Since this is yearly, the missing 13+14 month are already in there. Not in there are the missing 25 vacation days, and average 13 (?) sick days. Since without weekends, national holidays, etc., there are about 245 days per year, this 38 days are about 15% which you get not paid anymore as self-employer person. This added makes 112000.

Some random small fees collectively considered with 6% (house number, may vary), 119000.

(Already more than double, compared to your payslip gross value).

To this, add tax consultant, legal expense insurance, costs for computer stuff (hardware, software, server rent, redundant backups, etc.etc.), and of course office space (including rent, cleaning, furniture, electrity, garbage fee, etc.etc. - all of this is also relevant for home office, just not directly on an separate invoice. Also multiply this part with ca. 1.1 because tax details).

What you have now would be what you need/want per year - however, you're not earning money for 8 hours a day over the whole year. The last big point is, enough overhead on your hourly rate to live through times without work as well as non-billable work.

  • Nice - except the numbers are comically low. YOu want minimum double your wage AND... you want market rate. Unless this is a "I know only HTML and not even that good" 2700 net is - whow. Really low.
    – TomTom
    Commented Mar 16, 2018 at 10:12
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    @TomTom It's interesting that you have more and more baseless critic without answering at my comments at all. if you don't like the answer, just say it. ... About VAT, there is no VAT. Ust is not exactly the same. And while it it passed through to the tax office, this doesn't change that it must be included in the hourly rate on invoices to clients. If the client ("If") can get that back on some way or not is none of OPs business. ...
    – deviantfan
    Commented Mar 16, 2018 at 15:57
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    About equipment, like your previous salary estimation, imho its off. Sure a car mechanic shop with all its machines is more expensive. So what? With lower and lower salaries, eg. a good workstation can still be expensive for a single person. (For the junior I mentioned, the computer stuff on the table before me right now would be ~6 full month salaries. Which is good notebook + screen + printer etc., but nothing exceptional. And of course he would take 10x as long to save it up because he as to pay for living to). Not to mention rising costs for pretty much everything.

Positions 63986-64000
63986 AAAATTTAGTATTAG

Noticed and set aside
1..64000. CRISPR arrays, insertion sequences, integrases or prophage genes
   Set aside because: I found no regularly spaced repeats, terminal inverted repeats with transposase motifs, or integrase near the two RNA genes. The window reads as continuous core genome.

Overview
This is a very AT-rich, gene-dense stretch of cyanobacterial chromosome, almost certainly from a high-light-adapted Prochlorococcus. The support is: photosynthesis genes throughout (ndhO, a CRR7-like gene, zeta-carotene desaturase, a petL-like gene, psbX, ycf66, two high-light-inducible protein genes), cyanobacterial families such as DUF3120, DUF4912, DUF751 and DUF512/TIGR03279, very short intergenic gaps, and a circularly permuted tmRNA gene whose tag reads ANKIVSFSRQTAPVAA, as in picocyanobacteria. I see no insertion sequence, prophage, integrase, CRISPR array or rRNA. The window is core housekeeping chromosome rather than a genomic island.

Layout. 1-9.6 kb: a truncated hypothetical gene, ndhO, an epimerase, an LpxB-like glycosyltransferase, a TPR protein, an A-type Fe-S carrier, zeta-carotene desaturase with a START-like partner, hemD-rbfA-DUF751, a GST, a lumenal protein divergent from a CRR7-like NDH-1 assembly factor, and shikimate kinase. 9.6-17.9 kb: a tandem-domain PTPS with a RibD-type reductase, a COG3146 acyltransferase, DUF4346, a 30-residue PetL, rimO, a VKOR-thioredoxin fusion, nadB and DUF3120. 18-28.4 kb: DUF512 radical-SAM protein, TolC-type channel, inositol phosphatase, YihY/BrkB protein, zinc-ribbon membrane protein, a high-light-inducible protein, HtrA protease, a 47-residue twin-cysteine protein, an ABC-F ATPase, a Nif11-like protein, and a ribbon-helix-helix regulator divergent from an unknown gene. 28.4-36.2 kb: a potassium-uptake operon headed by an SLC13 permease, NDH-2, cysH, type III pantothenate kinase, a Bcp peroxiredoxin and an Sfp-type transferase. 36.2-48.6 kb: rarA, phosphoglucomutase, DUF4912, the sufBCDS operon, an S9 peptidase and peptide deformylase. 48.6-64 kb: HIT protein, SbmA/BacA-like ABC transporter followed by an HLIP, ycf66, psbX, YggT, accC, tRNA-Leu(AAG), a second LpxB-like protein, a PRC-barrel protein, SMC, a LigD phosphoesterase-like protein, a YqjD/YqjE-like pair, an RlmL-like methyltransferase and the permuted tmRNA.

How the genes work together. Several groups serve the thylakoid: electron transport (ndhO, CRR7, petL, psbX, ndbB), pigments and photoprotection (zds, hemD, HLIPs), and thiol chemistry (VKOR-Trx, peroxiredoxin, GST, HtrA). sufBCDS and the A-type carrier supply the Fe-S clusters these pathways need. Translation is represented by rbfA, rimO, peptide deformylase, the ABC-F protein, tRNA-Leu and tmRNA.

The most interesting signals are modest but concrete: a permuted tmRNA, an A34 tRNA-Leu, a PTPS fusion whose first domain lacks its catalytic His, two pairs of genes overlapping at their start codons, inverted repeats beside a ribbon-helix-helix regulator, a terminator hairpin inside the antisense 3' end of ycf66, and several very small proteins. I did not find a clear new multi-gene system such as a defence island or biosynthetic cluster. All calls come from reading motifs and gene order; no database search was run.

– deviantfan
    Commented Mar 16, 2018 at 16:03
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    (Original point was, even without equipment etc., doubling it while still having a competitive price won't work)
    – deviantfan
    Commented Mar 16, 2018 at 16:24
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    @TomTom No reason to start shouting. ... You know Germany is not Austria? Please read ris.bka.gv.at/… . And yes, invoices may list the tax-less price "too", but the client still has to pay the price with tax- Other than that, read my comments better - I didn't say I'm junior. But the junior I talked about, with his 1300, can only dream of getting such a thing back in one month. And 1300*6 is 7800. ... I'm done here. Be glad with your (probably) high salary, and please stop thinking that everyone is that well of.
    – deviantfan
    Commented Mar 16, 2018 at 20:26